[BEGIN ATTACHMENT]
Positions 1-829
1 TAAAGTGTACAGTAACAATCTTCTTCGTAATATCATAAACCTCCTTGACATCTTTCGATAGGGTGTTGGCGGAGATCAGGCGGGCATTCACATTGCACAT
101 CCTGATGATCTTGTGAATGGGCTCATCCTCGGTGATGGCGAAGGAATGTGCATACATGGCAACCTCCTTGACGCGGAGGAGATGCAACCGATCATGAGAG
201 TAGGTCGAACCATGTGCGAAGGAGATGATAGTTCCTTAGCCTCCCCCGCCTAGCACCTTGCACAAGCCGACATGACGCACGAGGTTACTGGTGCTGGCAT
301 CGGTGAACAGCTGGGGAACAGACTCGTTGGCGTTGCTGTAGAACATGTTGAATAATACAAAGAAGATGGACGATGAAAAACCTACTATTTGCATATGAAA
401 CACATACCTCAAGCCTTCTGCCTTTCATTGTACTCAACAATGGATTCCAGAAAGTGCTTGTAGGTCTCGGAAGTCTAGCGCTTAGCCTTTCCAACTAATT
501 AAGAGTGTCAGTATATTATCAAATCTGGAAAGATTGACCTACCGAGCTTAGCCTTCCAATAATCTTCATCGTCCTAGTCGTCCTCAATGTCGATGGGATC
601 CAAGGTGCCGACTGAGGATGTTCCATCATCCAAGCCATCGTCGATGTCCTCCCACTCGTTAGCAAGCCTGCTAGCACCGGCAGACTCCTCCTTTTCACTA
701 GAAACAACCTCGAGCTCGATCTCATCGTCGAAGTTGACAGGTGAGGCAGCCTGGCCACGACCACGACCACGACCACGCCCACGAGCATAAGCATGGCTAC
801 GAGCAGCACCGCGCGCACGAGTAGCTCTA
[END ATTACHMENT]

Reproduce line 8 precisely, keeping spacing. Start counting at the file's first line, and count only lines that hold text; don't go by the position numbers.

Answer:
601 CAAGGTGCCGACTGAGGATGTTCCATCATCCAAGCCATCGTCGATGTCCTCCCACTCGTTAGCAAGCCTGCTAGCACCGGCAGACTCCTCCTTTTCACTA